JavaScript is disabled! Please enable JavaScript in your web browser!


Monday, 08 December 2014



Paoli performs at the IWMF Courage in Journalism Awards against a montage of photographs by Anja Niedringhaus



GROWING up in Nottingham, Carly Paoli spent her childhood surrounded the rolling fields of the English countryside. But it was the soaring voices of the world’s greatest sopranos that moved her towards a career in classical music.

The 25-year-old beauty also attributes her early interest in singing to her Italian half of the family.

“My extended family lives in Italy, so when I was young, I took part in all the fiestas and got a lot of experience there,” she said.

“Italian music really moves me, more than anything else. That’s the direction I want to move as an artist – on that romantic Italian classical plane,” she said in a recent interview.

“I want to bring those romantic songs that are really old and have kind of disappeared back to something present.”

Paoli got her first taste of the stage during a holiday camp talent show when she was four years old.

“I was determined to perform. I used to sing along to all the Disney films, so my mum said I could.”

“But that day, I chose to sing a cheeky limerick I had learnt from my paternal grandfather, leaving the audience kind of speechless,” she said.

“Since then, at least I have progressed and gotten better.”

Beginning her professional vocal training at the tender age of nine, Paoli’s talent was evident immediately – receiving various scholarships to study performing arts at the Rodney School in Nottingham followed by the Arts Educational School in Hertfordshire.

It was here that her angelic voice was honed under the training of acclaimed mezzo-soprano Kirsty Mckenzie. Paoli became the lead soloist of the college’s chamber choir.

The mezzo-soprano singer completed her musical training with a BA honours degree in Vocal Studies at the Royal Northern College of Music, Manchester on a full scholarship. Here, she performed operas in French, German and Italian.

“I don’t speak French or German fluently but it is important for a singer to be completely aware of what they are singing about or there is no way of portraying that to an audience,” she said.

Paoli, the younger of two siblings, spent the next four years in a conservatoire under the tutelage of tenor David Maxwell Anderson.

On the difference between a soprano and a mezzo-soprano, Paoli said: “A soprano is usually featured as a woman in love. In an opera, she sings on a higher, more floaty tune.”

“A mezzo has a heavier role and voice like a wicked witch.”

One would be hard-pressed to imagine the poised and well-spoken Paoli as a wicked witch, but she is elated that she can use her classical technique to tell stories in the theatrical pieces she performs.

Paoli said she was currently working on her first album.

“We already have six songs and (composer Donnie) Demers’ work is featured on the album.

“I recorded my first track Save Your Love for Me at the Angel Studios in London. Paoli said she was excited to be finalizing the album and naming it.

“I am very pleased at how it has turned out. It’s quite funny to be able to put a cassette in your car and hear yourself, with a full orchestra. All the songs are mixed at Hollywood Studios, Los Angeles as they specialize in film scores.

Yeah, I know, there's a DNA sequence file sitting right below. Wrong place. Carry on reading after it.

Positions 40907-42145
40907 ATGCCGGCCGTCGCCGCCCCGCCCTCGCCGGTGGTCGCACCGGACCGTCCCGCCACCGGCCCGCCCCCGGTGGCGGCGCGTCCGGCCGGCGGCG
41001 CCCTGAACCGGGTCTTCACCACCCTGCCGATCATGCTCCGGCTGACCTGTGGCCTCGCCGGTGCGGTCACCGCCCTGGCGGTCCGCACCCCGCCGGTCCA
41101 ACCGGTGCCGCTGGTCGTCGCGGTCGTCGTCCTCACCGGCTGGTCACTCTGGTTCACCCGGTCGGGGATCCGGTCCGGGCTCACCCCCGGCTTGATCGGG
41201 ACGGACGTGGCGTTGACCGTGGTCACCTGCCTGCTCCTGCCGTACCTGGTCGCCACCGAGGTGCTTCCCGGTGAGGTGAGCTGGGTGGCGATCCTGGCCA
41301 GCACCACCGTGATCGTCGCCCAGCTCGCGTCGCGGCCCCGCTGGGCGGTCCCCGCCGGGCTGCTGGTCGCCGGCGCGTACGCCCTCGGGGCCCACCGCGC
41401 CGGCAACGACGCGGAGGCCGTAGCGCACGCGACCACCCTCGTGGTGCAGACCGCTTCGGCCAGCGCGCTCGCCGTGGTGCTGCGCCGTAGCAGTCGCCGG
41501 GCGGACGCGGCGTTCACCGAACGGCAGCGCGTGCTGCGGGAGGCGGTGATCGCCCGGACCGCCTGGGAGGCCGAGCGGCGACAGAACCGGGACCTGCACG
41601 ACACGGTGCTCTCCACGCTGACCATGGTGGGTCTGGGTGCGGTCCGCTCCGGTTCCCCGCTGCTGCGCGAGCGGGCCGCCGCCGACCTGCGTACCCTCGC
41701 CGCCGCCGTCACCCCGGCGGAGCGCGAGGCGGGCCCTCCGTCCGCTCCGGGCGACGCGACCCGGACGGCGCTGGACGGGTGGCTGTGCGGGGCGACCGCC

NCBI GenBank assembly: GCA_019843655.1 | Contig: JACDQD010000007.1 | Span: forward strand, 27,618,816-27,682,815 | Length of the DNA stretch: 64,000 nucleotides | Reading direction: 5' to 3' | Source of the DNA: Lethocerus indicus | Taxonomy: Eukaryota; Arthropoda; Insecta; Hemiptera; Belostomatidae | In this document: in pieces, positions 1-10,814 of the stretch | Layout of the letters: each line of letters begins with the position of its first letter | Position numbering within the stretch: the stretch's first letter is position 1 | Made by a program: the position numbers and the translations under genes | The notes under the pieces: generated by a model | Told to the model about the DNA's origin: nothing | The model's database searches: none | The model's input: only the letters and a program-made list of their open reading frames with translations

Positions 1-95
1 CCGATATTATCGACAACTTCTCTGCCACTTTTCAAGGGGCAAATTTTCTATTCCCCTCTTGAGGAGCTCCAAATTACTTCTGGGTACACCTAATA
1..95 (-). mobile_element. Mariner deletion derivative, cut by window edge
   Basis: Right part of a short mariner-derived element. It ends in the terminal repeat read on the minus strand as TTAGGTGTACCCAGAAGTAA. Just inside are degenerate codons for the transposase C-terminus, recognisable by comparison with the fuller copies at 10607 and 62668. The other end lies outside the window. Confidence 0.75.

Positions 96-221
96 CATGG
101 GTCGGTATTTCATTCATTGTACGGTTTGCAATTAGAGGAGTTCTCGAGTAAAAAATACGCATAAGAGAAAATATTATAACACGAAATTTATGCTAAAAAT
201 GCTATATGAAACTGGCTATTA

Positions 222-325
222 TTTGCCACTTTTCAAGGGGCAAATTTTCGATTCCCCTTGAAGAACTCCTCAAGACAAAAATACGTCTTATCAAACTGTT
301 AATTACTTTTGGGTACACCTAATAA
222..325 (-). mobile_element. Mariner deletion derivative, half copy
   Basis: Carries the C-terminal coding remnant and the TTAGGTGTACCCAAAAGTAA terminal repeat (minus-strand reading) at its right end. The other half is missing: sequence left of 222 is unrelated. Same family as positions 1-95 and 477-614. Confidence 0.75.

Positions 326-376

“When people eventually hear my album, they will realize there are a lot of films out there that should have my music at the end,” she joked.

Paoli was in Kuala Lumpur last week as the brand ambassador for luxury Swiss watchmaker BEDAT & Co.

She performed for four nights at the annual ‘A Journey through Time VIII’, Asia’s grandest watch and jewellery showcase, held at Starhill Gallery in Kuala Lumpur.

“It is a huge honour to be invited to represent the brand for the next five years,” she said.

“Learning about Madame Bedat is very inspiring and a privilege to embody some of that and keep her legacy alive.”

Causes close to her heart


IN September, Paoli made her international debut in Canada when she was invited to perform with 16-time Grammy winner David Foster at his foundation’s Miracle Gala and Concert.

Established in 1986, the foundation promotes organ donor awareness and financially supports families for all non-medical expenses while their children undergo lifesaving organ transplants.

Foster played the piano to her melodious renditions of Angel Save Your Love for Me by Donnie Demers, Cinema Paradiso by Ennio Morricone and I Te Vurria Vasa (I Want to Be Kissing You) by 19th century Italian composer Eduardo Di Capua.

Foster reportedly described her as “amazing”.

“I didn’t know what to expect because I had heard very little. I hadn’t heard Carly sing live, but she sung beautifully, unbelievably. I was so impressed,” he had said.

Celebrities who came to support event included Jennifer Hudson, Aerosmith’s Steven Tyler and Babyface among others. The evening raised a record-breaking $8.2 million (RM25 million).

Following this, Paoli performed at the International Women’s Media Foundation Courage in Journalism Awards (IWMF) in Los Angeles. It is the first time in the IWMF’s 25-year history that a singer had been invited to perform at the event.

Paoli sang a tribute to Pulitzer Prize-winning German photojournalist Anja Niedringhaus, 48, who paid the ultimate price for her work and was killed while covering the presidential elections in Afghanistan in April.

“I sang against a montage of Anja’s work,” she said.

“It was very touching and it helped people connect while see the amazing work she had done.”